A project with 34 stories and a goal of Passive House certification has to pay special attention to air-sealing their building envelope in order to hit the PH air-tightness target of 0.6 ACH50.
We recently got to take a look inside the in-progress construction of Sendero Verde's tower, dubbed Sendero A, and get an up-close look at their building envelope as it was being built.
Here's what the air-sealing process at the rough opening looks like:
The development spans an entire city block, from 111th Street to 112th Street and from Park Avenue to Madison Avenue. It consists of two phases (phase one is already completed, occupied, and Passive House certified!) with the second phase's high-rise corner tower rising 34 stories into the New York City sky.
Sendero Verde was designed to be energy-efficient and environmentally sustainable, so the building envelope was constructed using a variety of techniques and materials to reduce energy consumption and improve indoor comfort. Here are some of the features of the building envelope:
The building envelope includes insulation in the walls, roof, and floors to reduce heat loss and gain. The insulation used in Sendero Verde is made from recycled materials and has a high R-value, which indicates its effectiveness in preventing heat transfer.
As with most Passive House structures, high-performance windows are used in the building to reduce heat loss and gain. These windows have multiple panes of glass, low-E coatings, and gas fills to improve their insulation and energy efficiency.
The building envelope is designed to be airtight to prevent air leaks and reduce energy loss. This is achieved through the use of air barriers, sealants, and tapes.
The building envelope is also designed to provide adequate ventilation to maintain indoor air quality and prevent moisture buildup. The ventilation system in Sendero Verde is designed to be energy-efficient and includes heat recovery ventilation to capture and reuse heat from exhaust air.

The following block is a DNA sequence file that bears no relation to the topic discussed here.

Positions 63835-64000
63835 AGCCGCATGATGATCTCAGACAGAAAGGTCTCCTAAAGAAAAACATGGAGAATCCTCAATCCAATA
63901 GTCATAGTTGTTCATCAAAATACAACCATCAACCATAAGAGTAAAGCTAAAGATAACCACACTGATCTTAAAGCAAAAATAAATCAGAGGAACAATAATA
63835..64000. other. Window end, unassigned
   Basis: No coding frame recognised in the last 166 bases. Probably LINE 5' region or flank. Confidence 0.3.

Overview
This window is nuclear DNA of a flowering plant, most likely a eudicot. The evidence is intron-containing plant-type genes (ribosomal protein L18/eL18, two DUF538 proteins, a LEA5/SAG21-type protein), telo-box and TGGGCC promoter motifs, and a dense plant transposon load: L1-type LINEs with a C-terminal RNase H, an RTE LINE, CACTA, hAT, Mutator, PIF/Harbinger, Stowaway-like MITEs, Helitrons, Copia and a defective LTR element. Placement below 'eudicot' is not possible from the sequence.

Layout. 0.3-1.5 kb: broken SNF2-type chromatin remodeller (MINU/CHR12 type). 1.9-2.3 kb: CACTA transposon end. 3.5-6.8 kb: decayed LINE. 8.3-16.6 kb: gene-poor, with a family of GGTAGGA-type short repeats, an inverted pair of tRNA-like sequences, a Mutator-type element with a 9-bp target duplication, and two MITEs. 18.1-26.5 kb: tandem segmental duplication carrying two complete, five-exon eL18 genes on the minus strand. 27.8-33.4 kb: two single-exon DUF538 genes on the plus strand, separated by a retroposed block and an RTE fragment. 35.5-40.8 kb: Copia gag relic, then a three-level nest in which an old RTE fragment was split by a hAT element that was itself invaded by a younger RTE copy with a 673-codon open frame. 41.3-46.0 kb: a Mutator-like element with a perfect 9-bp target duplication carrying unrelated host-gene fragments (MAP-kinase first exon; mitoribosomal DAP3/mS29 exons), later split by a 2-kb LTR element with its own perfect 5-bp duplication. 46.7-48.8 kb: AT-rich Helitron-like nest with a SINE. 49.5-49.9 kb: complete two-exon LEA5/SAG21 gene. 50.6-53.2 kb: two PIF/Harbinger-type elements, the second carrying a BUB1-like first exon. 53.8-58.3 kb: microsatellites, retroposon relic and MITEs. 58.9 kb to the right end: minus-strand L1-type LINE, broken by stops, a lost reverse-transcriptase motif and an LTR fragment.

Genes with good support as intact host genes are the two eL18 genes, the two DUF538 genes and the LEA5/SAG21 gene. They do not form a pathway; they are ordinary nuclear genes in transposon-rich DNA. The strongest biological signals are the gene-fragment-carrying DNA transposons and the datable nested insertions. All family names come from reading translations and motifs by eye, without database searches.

The roof of Sendero Verde is designed to be a "green roof," which means it is covered with vegetation and soil to provide insulation, absorb rainwater, and reduce the urban heat island effect.
As I mentioned earlier, Sendero A employs triple-glaze, high-efficiency windows, 728 of them in fact. The project team also chose PROSOCO's R-Guard air barrier system to prevent air leaks and energy loss between the high-efficiency windows and the rough opening.
You can see in the video above that the crew is using PROSOCO's R-Guard FastFlash in the rough opening. To increase speed and efficiency, they were using the roller-grade FastFlash in combination with gun-grade FastFlash. (Gun-grade in the corners and interfaces, roller-grade on the inner and outer face of the rough opening).
When it's completed, the Sendero Verde complex will be the largest fully affordable Passive House building in the world. The complex also features a large community center and a commercial space that will be occupied by a grocery store. The community center features a fitness center, a computer lab, and a large multi-purpose room that can be used for classes and events.
Overall, Sendero Verde is an impressive development that not only provides much-needed affordable housing but also fosters a sense of community and promotes sustainability. It's a great example of how affordable housing can be beautiful, functional, and sustainable at the same time.